Along with that evolution, so to speak, of God comes the emergence of a moral order with ever increasing boundaries. Thus the killing of women and children of another tribe was not only permissible but commanded (read your scripture, it's there) when God was conceived as a tribal God but became unacceptable once God was perceived as their God too. And just as creation has evolved over millions of years, Wright contends that human culture has also evolved in very discernible ways in the last 10 to 20,000 years. And religion has been an important part of that. Not seriously the God changes, but that our concept of God has changed.

As with Darwin's idea of natural selection, this increasing moral order is built into the system because we gain more from peace and cooperation than we gain from war and domination, there is, he writes, an incentive to acknowledge and respect the humanity of an ever widening circle of humans. This cultural evolution, this ever widening circle of humanity, Wright says, gives us a choice: between progressing morally, and paying a price for failing to. Hence the pattern over the millennia of people placing larger and larger numbers of other people within their circle of moral consideration. And hence the burst of suffering for failing to do that.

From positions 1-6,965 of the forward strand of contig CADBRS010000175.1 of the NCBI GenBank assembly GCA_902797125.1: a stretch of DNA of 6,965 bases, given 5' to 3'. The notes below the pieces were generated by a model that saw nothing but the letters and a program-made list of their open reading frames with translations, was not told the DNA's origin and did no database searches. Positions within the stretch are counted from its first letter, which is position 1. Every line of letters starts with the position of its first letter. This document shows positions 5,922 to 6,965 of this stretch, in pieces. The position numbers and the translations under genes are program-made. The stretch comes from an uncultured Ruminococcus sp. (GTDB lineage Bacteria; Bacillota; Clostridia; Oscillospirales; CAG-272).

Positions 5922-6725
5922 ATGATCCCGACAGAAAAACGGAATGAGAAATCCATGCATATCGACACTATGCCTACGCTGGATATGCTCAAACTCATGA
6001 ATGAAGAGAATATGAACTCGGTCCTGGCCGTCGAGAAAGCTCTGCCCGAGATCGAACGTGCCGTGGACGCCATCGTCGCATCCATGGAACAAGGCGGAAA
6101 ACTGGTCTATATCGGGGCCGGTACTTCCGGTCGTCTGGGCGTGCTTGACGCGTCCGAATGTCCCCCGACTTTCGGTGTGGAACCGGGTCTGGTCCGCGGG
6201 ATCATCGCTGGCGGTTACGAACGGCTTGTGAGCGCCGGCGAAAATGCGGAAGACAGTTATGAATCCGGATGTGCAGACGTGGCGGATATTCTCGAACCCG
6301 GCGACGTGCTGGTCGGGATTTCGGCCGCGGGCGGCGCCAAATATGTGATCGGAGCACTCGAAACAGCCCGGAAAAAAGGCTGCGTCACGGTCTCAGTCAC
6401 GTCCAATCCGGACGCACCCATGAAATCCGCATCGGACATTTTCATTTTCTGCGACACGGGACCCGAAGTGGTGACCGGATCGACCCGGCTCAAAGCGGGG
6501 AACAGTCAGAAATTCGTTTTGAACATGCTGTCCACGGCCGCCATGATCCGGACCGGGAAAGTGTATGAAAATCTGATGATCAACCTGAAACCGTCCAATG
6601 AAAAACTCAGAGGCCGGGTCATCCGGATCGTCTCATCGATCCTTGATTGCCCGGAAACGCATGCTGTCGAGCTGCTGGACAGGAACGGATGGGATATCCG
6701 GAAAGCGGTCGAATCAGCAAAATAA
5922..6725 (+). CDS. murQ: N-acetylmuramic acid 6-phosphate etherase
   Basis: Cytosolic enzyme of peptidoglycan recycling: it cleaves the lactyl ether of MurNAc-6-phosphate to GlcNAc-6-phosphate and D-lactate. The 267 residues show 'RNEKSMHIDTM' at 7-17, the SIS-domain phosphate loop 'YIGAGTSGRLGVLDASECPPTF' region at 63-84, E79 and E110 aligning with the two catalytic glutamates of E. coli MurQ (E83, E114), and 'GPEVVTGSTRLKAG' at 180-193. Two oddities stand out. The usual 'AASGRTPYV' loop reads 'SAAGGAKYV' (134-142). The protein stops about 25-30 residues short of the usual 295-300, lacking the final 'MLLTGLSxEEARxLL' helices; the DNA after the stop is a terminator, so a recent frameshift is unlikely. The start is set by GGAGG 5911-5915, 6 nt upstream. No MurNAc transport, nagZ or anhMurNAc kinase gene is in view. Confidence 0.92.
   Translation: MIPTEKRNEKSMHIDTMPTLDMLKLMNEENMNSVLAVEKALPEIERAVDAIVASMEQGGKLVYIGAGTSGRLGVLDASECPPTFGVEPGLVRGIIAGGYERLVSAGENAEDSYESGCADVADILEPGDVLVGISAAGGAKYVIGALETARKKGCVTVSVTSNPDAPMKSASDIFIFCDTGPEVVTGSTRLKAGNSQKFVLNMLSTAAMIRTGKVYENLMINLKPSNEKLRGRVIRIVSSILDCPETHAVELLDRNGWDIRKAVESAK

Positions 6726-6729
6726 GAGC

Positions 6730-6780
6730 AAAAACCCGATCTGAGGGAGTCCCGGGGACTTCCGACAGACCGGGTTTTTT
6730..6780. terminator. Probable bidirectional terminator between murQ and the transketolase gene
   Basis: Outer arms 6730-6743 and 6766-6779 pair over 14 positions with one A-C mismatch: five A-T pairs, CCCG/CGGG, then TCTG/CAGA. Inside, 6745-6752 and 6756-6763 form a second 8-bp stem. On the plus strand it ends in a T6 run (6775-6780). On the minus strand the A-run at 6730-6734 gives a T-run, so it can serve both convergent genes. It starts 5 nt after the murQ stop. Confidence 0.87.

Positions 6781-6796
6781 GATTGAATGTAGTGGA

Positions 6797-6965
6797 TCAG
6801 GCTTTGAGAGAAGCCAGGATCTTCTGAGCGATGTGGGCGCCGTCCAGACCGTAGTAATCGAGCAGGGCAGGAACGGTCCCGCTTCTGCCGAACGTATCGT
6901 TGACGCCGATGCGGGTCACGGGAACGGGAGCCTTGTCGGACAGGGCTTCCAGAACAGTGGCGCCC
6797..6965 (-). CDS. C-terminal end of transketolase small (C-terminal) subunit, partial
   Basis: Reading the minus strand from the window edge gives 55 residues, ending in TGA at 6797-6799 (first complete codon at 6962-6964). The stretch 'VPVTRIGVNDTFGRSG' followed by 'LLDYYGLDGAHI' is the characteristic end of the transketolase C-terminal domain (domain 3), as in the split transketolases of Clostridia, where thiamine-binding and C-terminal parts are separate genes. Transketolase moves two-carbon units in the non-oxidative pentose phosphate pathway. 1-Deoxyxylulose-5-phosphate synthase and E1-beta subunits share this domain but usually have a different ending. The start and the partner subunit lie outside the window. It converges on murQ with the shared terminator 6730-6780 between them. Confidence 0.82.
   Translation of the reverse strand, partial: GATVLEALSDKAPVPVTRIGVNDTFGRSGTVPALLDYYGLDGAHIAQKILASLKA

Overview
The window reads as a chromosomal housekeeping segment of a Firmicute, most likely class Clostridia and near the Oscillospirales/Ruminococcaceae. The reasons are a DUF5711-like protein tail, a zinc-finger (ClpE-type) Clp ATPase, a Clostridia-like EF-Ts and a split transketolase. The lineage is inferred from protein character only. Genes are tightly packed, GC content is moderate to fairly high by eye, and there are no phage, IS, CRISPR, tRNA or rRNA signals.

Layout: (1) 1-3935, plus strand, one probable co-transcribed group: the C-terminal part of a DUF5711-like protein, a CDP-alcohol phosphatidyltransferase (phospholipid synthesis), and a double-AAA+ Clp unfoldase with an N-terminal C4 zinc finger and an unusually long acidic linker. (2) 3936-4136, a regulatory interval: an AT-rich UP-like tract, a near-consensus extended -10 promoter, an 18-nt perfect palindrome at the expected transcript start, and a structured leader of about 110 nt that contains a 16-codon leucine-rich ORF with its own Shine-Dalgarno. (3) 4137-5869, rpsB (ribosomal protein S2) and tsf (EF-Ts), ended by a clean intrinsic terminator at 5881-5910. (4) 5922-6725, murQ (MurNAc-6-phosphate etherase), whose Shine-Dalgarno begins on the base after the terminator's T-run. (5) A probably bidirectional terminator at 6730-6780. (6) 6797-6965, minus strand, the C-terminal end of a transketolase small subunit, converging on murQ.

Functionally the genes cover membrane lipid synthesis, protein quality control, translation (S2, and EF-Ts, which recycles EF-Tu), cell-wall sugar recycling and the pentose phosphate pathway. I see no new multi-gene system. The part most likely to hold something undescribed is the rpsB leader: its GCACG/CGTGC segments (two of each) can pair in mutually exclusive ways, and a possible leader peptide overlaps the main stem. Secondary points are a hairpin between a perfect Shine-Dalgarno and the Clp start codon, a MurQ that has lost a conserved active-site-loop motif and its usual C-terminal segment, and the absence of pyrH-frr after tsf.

And hence the current culminating moment in that pattern, a moment when the only way to avoid great and possibly catastrophic harm is to expand that moral circle across the whole planet. The only way, to avoid great and possibly catastrophic harm, is to expand that moral circle across the whole planet.

Indeed. If there is one thing that will make for peace, it is this: that the welfare of our enemies is in our own self interest. And recall what the Apostle Paul said: If your enemies are hungry, feed them. If they are thirsty, give them something to drink. For in so doing, you will heap burning coals on their head. And who does he write that to? He writes it to the Christian community in the city of Rome. The very city where tradition says Paul and many other Christians would sacrifice their lives to the Roman empire under the fanatical Emperor Nero.

I suggest to you therefore, that the lament of Jesus makes most sense paradoxically not as a Jew expressing love for the city of his ancestors, but as a victim of political execution seeking a higher moral good. To include his enemies rather than to demonize and destroy them.

One thing that would make for peace is simply this: the recognition that our God is their God. Their welfare is our welfare. Wright calls this moral imagination. Such is the kind of imagining that Jesus dared to do.

Can we, dare we, do the same?